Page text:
A home elevator showing the inside and open door of the elevator.

Home elevators can be customized to fit the look of your home.

When we go into town and visit multi-story buildings such as offices, banks, hotels, or department stores, we take for granted that there will be an elevator to carry us between floors. All those buildings have stairs as well, but unless we are just looking for some exercise we will take advantage of the convenience, or sometimes necessity, of simply pressing a button to get us where we need to go.  When we get back home, however, we also take for granted that movement between floors will be done by the stairs that are a part of every house with more than one level.  That assumption is now being challenged in new and exciting ways.

With more affordable and smaller-scale options, many people are beginning to consider installing an elevator in their home. They can certainly be an aid to convenience; after all, with lots of guests it’s easy to put their luggage onto the elevator rather than haul it up and down the stairs! More often than not, though, the primary reason for adding home elevators is to accommodate aging in place considerations.

Aging homeowners can find stairs increasingly more of a physical challenge; adults who plan on having their parents move in with them must take those same issues into account. Older couples often want to stay in their home, not just for sentimental reasons but because in today’s housing market inventory and affordability can be significant obstacles to moving. To continue their quality of life, and to stay in their home, more and more folks are turning to renovations that include installing home elevators.

From a remodeling standpoint, there are a few important considerations. For example, how will the elevator fit within the preexisting aesthetic of the home? While large stainless steel doors are neither desirable nor necessary, the elevator shaft, as well as elevator doors, need to be designed and built in such a way that matches the architecture of the house. Even the inside of the elevator can be customized to fit with the rest of the interior décor. Along with a neutral impact on aesthetics, there are several other positive factors to installing a home elevator: it can assure that any of you or your family’s future needs are met in terms of aging in place, progressive physical challenges, or ongoing illness.  Home elevators can also be a major selling point, increasing the resale value of your house well beyond the initial investment of installment.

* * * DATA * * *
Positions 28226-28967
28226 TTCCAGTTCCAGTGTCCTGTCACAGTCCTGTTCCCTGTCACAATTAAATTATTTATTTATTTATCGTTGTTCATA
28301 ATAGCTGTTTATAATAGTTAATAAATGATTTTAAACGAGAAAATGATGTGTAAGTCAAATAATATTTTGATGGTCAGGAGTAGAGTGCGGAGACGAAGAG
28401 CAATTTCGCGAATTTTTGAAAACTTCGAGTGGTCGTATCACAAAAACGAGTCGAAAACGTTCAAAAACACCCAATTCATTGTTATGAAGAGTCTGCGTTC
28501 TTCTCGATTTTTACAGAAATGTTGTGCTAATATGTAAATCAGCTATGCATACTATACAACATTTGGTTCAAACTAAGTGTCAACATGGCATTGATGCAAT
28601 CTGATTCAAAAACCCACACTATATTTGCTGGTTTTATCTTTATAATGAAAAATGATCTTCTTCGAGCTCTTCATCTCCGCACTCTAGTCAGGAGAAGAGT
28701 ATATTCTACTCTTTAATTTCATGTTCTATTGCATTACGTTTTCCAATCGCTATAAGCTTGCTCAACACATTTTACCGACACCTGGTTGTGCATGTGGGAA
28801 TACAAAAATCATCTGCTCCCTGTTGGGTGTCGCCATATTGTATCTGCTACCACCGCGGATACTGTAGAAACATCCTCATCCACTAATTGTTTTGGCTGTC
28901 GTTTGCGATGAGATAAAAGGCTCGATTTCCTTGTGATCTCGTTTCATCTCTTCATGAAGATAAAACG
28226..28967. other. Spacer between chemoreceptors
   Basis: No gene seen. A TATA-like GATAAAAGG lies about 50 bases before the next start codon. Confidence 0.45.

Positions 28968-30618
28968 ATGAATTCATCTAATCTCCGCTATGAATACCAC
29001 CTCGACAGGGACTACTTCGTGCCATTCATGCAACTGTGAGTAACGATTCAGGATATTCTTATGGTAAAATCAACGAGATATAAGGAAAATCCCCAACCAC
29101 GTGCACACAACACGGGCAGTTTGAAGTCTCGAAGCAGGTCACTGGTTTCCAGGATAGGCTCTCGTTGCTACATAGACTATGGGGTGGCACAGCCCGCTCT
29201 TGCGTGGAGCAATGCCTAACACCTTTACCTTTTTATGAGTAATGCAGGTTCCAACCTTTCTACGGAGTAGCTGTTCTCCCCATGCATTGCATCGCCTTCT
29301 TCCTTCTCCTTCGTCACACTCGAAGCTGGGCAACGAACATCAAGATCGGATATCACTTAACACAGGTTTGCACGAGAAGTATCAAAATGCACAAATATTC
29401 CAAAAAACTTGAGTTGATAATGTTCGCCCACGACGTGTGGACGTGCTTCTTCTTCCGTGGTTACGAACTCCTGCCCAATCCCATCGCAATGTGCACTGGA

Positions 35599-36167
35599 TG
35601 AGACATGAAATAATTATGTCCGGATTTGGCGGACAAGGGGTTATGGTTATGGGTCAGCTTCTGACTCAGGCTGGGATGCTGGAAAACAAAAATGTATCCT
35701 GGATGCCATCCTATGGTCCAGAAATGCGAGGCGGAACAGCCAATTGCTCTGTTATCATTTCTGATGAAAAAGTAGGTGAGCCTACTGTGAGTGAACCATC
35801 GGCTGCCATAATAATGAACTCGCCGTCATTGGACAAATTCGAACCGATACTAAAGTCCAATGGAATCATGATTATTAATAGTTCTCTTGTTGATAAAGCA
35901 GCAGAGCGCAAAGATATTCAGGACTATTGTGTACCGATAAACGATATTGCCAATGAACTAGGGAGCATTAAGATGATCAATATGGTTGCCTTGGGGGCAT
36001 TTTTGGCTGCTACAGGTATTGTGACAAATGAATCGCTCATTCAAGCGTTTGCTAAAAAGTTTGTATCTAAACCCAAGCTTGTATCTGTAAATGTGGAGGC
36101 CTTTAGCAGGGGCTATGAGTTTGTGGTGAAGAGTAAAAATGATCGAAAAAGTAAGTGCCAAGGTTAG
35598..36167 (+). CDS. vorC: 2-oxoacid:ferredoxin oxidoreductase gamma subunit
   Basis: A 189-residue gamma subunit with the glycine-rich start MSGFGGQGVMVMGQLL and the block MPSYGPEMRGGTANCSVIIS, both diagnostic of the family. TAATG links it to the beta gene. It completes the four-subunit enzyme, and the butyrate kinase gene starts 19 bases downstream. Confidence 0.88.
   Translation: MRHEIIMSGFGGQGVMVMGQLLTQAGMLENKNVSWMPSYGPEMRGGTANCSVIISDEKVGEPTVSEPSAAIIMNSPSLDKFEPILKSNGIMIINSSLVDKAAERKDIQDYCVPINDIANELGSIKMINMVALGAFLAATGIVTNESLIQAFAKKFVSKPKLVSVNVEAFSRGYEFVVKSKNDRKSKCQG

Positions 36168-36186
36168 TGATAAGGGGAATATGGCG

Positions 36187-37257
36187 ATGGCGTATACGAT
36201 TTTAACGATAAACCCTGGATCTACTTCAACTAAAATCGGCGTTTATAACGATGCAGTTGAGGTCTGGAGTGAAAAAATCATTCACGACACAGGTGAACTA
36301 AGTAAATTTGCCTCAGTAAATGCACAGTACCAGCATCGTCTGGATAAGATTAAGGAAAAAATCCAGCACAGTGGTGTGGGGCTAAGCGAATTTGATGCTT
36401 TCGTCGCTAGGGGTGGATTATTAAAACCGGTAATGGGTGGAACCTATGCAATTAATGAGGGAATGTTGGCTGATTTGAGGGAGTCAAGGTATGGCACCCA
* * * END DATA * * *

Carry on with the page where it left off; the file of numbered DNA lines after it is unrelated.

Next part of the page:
Perhaps the most practical consideration is the footprint and location of the elevator. It needs to work structurally and functionally with the walls and support structure of the home. Should the shaft be added onto the exterior and tie in, or will it fit within the existing home’s footprint? Not only will it need to span multiple floors, but the space requirements for the associated machinery must also be considered. The space and structural parameters of your existing home may determine what type of elevator works best. Once the look, type, and location of the elevator has been determined it will be time to plan for the timing of ordering, preparing for and installing the elevator into your house.

There are generally three options that are common in the home elevator market, each with different aspects of size, affordability, capability, and customization.

  • Hydraulic drive – utilizes a ram or piston to raise and lower the car by filling or releasing fluid into an airtight cylinder. Hydraulic drives are quiet, smooth, and have significant lifting capacity. However, they tend to be more expensive and require a separate machine room at the lowest level the shaft will service.
  • Winding drum drive – uses heavy duty cables attached to a rotating drum, operated by a variable speed motor. While the size can be customized, there are minimum size requirements for the shaft.
  • Inline gear drive – does not require a machine room (saving space and money) but is not as customizable.

All these options require specialized electrical needs that may require new lines and junction boxes to be installed along with the elevator.

With so many options, and with the housing market being what it is, the time may be perfect to consider a home elevator. While installing an elevator in your home can be both an opportunity and a challenge, finding the right company to inform your decision and carry it forward to completion makes all the difference.

Photo: courtesy Tracy Tesmer Design/Remodeling